Read – The Challenges of Game-Based Learning
While more and more institutions, instructors and students are beginning to see the validity of Game Based Learning there remains many challenges to overcome before this type of learning can become widespread.
In order to make Game Based Learning educational and useful in the classroom, the game must meet certain learning outcomes. Adapting the games to these multiple outcomes requires various difficulty levels, numerous “quests or challenges” and an array of steps or levels to “win” the game.
2) Creating a gaming atmosphere that is adapted to all the learners’ ability:
Undoubtedly in today’s classrooms most students will be digital natives born in the era of Internet, cell phones and easily accessible computers. But this still does not apply to all learners nor does it reflect the individual ability and gaming knowledge of each learner. Adapting a game to respond to these differences is difficult.
3) Overcoming the cultural barrier with faculty and parents:
Marketing the idea of Game Based Learning to faculty and especially to parents is not an easy sell. GBL is still stereotyped as gaming or as some parents view it “wasting ones time”. The stigma associated with games and play is difficult to overcome in an educational setting where accountability and results are necessary and required.
4) The cost associated with developing a learning game:
Games require time, knowledge, and money to take shape. Some colleges and universities will not have the resources or time available to them to make educational games. The cost of funding a game coupled with the hardware and software needed to create it, can become too costly for institutions to manage.
5) Game development requires knowledge and certain proficiencies:
Creating a game and playing one are two vastly different tasks. The knowledge and abilities needed to create a game that will meet the needs of various learners, engage the students, respond to curriculum, be ready quickly and be cost effective are vast and difficult to come by (Epper, 2012).
Developing the game itself comes with its’ own set of challenges but there are also other implementation issues that Game Based Learning faces:
- Are computer laboratories available where students can play games?
- Are they appropriately configured?
- Are they available for the extended hours that game play involves?
- Is the right equipment available, such as headphones, speakers, and special consoles?
- Is support available for the game, both technically and in terms of game play?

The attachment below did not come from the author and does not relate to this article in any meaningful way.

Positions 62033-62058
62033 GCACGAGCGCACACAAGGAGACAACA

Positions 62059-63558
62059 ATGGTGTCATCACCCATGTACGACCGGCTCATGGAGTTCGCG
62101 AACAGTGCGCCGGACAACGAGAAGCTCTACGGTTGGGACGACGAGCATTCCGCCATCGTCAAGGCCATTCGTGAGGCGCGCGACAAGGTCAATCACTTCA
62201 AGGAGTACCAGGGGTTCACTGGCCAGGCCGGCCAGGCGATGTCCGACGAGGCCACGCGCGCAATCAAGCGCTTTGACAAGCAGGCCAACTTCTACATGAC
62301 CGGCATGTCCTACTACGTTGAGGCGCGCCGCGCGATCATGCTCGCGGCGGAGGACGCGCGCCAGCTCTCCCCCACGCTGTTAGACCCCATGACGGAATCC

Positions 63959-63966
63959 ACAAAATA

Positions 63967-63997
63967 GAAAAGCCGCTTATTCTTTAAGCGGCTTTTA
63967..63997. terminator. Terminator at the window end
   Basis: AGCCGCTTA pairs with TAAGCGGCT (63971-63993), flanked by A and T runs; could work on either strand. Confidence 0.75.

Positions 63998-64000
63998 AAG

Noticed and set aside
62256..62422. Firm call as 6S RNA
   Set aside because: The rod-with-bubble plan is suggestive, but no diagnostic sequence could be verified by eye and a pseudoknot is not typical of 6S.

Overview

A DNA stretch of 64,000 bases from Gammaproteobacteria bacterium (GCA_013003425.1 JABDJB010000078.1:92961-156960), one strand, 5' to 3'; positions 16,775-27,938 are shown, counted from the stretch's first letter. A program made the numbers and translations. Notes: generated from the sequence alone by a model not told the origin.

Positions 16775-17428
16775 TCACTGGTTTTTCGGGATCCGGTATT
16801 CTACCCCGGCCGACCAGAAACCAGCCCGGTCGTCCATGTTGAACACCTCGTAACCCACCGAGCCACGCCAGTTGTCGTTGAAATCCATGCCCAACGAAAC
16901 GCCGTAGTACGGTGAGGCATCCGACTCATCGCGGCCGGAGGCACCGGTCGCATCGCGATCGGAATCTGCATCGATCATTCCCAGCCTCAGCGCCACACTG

- Is gaming integrated into the curriculum or just added on? (Oblinger, 2006)
Lastly the challenges for Game Based Learning are not solely in financial, infrastructure or design capabilities but there are also the technical challenge that are faced by the teachers and instructors implementing and monitoring the gaming : The faculty working with the game will need time to develop, implement, evaluate, guide and analyze what and how the students are learning (Van Eck, 2006). This type of evaluation will require the faculty to be trained to understand how the game works, its’ alignment with curricula and how the game can help them in their teachers. Getting everyone “on board” is key to engaging the students and making the game successful.
Epper, R. M. (2012, August 12). Game-Bed Learning: Developing and Institutional Strategy. Educause, pp. 1-3.
Oblinger, D. G. (2006, January 1). Games and Learning: Digital games have the potential to bring play back to the learning experience. Educause Quartely, pp. 1-3.
Van Eck, R. (2006, March/April 1). Digital Game-Based Learning: It’s not just the digital natives that are restless. EDUCAUSE Review, vol. 41, no. 2, pp. 16-30.
Watch – The Challenge of Implementing Games in the Classroom
Comment – Answer the Questions
Please comment below on the following questions:
- If you have tried a Game Based Learning tool before, what are some challenges you have encountered?
- In the future, do you see institutions overcoming these challenges and incorporating more Game Based Learning in their classes?
- As an educator, would you feel comfortable using Game Based Learning as a tool in your classroom? What would you consider might be the #1 challenge with this?